There have always been two competing versions of Los Angeles. The first is the fantasy world, the LA that we see in movies and conjure up in our imagination, whether we think about the glamour of Beverly Hills and Hollywood or the seedy underbelly of Raymond Chandler and James Ellroy and David Lynch. The other side is the real world, where actual people live, and where urban development isn’t always based on grand conspiracies and crooked cops and dames with gams that don’t stop—it’s based on actual buildings, and that’s the world that you live in.
As a developer of fix-and-flip properties and residential rehab, you have to understand how this major region works, and where to invest. LA is the dominant force in Southern California, and even the vast Inland Empire is subsidiary. So when there are developments, you need to know how to react for your business, so you can know the best way to spend your hard money loan from Socotra. One of the biggest stories in recent LA history has been the revitalization of Downtown Los Angeles, epitomized this week by the opening of the Broad Museum of Modern Art.
The Eli Broad and Downtown Los Angeles
Venice has its Medicis, Omaha has its Buffett, and LA has Eli and Edye Broad. A billionaire couple, they are famous patrons of the arts, and are dedicated to building museums in the LA art district. In doing so, they have stamped not just their name into a region, but a vibrant community in what was once a dead zone.
Downtown Los Angeles (DTLA) was once best known for being basically void of anything positive, a grimy and run-down stretch with no good place to eat or shop or to go. It was Skid Row and bad transportation. LA was famously called “the city with no center.” That has changed in the last decade or so, with striking new developments anchored by the new Staples Center (home of the now-good Clippers and the always-popular Lakers).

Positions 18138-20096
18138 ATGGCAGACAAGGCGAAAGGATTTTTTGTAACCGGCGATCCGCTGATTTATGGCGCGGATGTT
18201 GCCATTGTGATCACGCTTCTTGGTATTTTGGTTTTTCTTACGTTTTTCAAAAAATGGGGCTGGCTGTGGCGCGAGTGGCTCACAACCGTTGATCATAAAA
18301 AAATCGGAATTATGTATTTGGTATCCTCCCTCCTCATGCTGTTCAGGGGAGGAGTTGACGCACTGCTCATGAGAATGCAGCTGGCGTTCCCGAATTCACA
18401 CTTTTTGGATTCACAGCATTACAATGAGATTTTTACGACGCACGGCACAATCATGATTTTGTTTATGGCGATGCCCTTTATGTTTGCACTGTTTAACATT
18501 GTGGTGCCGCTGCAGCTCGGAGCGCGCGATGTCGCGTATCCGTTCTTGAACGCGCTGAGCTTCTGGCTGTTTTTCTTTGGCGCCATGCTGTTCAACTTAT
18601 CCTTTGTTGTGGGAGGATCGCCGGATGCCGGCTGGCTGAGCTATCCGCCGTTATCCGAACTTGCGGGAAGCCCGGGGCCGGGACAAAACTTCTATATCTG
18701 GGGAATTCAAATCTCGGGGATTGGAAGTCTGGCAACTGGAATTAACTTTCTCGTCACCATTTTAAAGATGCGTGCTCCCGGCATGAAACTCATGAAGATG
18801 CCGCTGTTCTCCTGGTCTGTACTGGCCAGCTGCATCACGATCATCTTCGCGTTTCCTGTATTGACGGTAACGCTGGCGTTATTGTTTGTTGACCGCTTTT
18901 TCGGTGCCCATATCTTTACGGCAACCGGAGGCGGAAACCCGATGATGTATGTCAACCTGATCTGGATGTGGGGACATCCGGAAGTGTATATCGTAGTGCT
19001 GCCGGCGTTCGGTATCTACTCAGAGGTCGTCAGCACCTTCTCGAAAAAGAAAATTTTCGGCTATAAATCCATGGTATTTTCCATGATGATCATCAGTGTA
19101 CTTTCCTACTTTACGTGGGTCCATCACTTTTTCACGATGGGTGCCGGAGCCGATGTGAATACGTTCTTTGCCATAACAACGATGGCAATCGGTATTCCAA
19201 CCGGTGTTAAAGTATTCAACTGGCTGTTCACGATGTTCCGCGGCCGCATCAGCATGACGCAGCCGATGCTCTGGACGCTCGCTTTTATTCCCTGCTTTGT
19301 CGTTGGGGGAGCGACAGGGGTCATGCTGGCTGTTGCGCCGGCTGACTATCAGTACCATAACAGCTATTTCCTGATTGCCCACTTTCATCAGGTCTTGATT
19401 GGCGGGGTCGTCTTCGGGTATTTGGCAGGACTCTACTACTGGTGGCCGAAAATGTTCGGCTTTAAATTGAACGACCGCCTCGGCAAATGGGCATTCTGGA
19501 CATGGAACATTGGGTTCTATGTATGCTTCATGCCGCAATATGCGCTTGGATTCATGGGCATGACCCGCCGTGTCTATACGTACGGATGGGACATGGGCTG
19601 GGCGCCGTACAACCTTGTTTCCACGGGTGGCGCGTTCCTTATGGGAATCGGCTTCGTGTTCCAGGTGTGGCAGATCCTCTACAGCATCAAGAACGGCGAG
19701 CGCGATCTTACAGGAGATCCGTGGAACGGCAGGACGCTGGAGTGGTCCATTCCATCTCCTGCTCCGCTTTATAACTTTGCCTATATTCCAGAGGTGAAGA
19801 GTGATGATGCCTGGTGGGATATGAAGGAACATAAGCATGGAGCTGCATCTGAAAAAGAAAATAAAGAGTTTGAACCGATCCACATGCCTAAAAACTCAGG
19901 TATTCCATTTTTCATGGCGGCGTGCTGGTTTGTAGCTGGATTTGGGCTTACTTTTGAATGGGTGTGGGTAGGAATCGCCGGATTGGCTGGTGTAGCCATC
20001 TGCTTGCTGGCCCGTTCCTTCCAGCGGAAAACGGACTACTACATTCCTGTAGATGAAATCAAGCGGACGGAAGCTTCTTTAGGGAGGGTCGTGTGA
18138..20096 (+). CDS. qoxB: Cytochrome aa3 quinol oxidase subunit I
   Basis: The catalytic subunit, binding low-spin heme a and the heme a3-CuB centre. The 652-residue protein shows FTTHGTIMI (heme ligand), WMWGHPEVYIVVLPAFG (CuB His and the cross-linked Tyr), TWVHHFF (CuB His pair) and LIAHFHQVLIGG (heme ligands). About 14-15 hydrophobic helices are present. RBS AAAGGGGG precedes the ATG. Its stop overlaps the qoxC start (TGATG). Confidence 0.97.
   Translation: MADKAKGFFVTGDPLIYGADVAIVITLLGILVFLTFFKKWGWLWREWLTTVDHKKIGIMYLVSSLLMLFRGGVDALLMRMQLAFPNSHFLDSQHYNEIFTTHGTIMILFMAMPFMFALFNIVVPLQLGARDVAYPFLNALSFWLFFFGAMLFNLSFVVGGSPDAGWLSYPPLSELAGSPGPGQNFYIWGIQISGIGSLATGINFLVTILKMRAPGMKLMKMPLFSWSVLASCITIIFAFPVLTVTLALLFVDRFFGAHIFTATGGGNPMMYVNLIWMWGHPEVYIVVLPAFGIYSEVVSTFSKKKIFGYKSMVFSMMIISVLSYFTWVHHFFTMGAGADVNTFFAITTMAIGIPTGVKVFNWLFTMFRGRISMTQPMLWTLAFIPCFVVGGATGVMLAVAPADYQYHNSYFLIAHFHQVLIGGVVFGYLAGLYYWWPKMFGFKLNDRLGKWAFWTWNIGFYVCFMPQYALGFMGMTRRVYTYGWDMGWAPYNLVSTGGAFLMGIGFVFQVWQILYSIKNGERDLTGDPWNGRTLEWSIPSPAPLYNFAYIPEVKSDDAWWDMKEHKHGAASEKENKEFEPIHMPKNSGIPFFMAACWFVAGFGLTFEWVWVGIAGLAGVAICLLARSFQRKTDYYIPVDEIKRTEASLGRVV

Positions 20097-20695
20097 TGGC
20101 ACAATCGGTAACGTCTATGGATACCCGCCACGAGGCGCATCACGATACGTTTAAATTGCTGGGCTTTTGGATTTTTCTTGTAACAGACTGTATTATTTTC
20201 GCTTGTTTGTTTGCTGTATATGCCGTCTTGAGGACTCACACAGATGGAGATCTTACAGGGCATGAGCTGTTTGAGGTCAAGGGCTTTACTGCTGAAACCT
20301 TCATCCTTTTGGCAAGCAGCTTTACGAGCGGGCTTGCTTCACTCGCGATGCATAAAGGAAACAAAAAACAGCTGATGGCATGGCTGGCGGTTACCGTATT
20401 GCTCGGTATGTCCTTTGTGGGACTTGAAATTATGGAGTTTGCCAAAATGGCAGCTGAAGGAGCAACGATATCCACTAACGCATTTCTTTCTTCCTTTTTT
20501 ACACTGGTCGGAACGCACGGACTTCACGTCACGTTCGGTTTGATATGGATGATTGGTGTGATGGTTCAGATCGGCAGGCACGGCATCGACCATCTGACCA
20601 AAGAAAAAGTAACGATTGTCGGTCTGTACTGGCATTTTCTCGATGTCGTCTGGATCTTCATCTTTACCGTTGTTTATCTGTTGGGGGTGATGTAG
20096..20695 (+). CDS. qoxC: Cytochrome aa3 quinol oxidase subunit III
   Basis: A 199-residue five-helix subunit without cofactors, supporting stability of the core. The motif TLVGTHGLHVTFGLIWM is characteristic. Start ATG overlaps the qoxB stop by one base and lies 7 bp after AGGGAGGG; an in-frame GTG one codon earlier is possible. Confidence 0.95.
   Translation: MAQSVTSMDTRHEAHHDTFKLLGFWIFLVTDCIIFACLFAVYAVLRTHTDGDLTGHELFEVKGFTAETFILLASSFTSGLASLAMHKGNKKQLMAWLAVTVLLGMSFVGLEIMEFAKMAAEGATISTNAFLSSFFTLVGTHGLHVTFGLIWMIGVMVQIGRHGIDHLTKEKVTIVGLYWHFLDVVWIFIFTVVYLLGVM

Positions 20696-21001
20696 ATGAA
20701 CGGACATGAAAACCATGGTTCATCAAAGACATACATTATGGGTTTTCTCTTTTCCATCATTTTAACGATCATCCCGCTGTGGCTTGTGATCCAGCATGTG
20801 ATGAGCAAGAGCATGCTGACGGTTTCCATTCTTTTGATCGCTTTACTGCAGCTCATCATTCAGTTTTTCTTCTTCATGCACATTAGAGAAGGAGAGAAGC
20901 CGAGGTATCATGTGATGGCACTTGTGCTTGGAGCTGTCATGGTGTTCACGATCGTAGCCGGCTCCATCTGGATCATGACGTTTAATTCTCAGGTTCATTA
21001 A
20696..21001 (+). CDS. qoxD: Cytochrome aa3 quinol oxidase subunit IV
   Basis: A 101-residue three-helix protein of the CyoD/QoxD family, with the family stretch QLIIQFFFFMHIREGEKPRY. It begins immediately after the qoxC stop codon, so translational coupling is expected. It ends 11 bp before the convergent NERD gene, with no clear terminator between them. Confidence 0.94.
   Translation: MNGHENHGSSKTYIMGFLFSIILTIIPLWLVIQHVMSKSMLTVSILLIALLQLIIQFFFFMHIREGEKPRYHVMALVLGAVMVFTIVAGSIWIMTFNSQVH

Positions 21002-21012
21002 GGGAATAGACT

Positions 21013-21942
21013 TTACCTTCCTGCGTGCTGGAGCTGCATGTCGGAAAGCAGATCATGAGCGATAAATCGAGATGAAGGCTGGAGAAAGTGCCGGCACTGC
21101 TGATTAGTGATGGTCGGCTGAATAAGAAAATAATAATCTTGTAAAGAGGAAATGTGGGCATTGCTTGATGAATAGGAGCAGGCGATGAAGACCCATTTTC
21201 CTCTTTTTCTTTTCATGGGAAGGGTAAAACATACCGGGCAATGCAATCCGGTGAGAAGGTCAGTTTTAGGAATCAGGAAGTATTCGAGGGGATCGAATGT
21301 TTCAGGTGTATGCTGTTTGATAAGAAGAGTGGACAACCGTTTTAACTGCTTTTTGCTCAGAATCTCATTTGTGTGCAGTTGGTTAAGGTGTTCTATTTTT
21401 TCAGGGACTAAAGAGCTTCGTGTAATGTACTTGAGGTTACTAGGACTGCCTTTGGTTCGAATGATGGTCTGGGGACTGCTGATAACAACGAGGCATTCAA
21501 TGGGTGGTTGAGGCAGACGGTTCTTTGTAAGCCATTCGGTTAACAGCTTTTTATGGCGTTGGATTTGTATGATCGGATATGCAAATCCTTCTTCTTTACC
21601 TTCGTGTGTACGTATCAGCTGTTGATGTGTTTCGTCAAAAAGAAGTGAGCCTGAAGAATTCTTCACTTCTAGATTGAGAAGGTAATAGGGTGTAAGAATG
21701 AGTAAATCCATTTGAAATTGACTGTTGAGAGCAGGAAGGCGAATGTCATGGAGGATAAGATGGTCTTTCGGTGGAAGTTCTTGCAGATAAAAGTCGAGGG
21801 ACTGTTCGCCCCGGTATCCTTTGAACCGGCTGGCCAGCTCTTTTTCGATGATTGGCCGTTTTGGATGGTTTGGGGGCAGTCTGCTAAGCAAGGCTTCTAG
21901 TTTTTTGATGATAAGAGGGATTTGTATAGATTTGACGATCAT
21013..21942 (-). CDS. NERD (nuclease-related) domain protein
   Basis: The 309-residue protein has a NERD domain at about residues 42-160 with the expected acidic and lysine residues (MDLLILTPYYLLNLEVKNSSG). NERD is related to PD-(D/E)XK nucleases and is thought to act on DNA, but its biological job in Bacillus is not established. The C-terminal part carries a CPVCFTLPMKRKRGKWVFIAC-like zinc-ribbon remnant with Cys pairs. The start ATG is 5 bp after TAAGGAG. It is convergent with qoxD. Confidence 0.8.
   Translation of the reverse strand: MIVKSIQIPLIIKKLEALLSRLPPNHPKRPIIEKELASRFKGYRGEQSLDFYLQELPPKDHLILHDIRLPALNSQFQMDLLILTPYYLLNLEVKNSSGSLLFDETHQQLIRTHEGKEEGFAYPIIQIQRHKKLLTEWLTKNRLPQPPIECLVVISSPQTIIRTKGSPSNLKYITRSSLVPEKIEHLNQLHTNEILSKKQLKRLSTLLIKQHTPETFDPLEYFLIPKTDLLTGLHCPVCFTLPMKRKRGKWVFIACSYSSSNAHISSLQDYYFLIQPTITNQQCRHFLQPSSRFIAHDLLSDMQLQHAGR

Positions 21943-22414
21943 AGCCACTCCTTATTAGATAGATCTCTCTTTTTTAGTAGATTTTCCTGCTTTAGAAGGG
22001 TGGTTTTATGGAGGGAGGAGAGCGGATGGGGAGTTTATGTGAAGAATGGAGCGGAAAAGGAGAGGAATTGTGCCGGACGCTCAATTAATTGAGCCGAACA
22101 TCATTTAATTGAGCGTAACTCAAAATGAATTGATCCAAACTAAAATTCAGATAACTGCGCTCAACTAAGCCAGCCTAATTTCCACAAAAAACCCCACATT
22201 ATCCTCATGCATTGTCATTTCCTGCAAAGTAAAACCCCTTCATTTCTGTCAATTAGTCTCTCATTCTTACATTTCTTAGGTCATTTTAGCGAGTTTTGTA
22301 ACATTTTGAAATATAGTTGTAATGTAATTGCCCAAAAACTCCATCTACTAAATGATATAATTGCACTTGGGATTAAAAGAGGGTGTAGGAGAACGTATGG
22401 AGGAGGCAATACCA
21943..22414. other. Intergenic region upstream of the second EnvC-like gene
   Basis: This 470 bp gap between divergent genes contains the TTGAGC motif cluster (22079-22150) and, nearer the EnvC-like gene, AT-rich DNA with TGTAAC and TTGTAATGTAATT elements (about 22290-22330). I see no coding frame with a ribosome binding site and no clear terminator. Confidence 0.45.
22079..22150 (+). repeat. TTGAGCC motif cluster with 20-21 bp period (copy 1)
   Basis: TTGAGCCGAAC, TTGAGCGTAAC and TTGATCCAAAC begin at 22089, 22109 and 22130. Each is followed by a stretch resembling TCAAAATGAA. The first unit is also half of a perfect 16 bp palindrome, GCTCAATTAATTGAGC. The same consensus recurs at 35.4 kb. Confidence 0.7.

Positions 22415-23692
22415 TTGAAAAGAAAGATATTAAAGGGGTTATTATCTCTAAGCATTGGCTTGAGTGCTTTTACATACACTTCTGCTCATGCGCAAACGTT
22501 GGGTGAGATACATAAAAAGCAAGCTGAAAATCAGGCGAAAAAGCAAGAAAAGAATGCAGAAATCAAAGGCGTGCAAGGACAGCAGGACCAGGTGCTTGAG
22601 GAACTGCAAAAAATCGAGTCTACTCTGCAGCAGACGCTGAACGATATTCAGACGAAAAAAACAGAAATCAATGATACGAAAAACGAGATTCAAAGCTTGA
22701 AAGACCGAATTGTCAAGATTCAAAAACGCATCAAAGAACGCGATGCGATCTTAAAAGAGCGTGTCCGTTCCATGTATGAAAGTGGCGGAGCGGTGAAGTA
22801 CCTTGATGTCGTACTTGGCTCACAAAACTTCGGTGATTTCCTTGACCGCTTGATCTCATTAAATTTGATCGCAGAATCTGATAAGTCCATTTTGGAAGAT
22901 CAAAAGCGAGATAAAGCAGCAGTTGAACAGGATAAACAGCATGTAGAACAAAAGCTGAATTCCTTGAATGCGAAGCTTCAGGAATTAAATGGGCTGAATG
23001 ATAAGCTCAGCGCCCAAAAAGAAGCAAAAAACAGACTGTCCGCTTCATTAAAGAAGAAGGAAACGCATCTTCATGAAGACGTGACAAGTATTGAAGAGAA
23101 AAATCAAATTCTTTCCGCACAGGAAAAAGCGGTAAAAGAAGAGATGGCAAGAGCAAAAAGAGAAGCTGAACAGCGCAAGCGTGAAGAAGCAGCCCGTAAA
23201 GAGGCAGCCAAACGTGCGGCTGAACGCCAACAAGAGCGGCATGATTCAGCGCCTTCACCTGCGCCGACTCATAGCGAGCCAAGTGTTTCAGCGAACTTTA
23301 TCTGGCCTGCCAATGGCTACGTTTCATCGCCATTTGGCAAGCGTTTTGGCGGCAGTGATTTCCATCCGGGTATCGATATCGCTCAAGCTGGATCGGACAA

DTLA had started to grow economically before the recession, but that came to a shuddering halt when the market crashed. Since then, construction and renovation have once again picked up, and have led the way to recovery. New condos and apartments are being built, and empty buildings are being transformed into mixed-use multi-family properties. Indeed, DTLA is expected to add nearly 100,000 units of housing over the next eight years, and just this summer a new $500 million dollar mixed-use project broke ground.
Into this comes the Broad Museum. It is not the policy of this blog to comment on the art itself, but the museum is attracting people who love contemporary art, and is one of several galleries in the area that make the LA art scene one of the hottest in the country. This is important to people in real estate, because it means that the downtown area is not just a place for residents, but a place for people to visit, and in LA, that matters.
How the Downtown LA Boom Can Impact Your Business
If you are a real estate professional in Los Angeles, the booming downtown is a blessing, even if you aren’t in multi-million dollar condos. Because when a downtown develops, so does everything around it. The tech migration to LA means that a lot more people are moving in. They need places to live, and it won’t all be downtown. Many people don’t want to live there, especially because much of the tech hub is west of the center. But they’ll want to be able to access the downtown area, since it is now one of the places to be. The rise of less expensive transportation options like Uber and Lyft make going downtown much more affordable.
The collar neighborhoods that surround DTLA, but that also provide a great place to live with their own unique environments, are going to be the hot neighborhoods coming up. If you are looking to fix-and-flip, looking at neighborhoods like Santa Monica, Hollywood, and the red-hot Silver Lake is a great way to start.
Los Angeles is a weird city in many ways. Most cities are built from the center out. LA never really had a center to begin with. But now it is blooming, and that development process will happen in an already-established city. Using your hard money loan from Socotra to fix a property so that it is tech-enabled and eco-friendly, and ready for new residents, is a great way to get in on the ground floor. LA may not be the city of dreams, but the real city, with its real developments, can help make yours come true.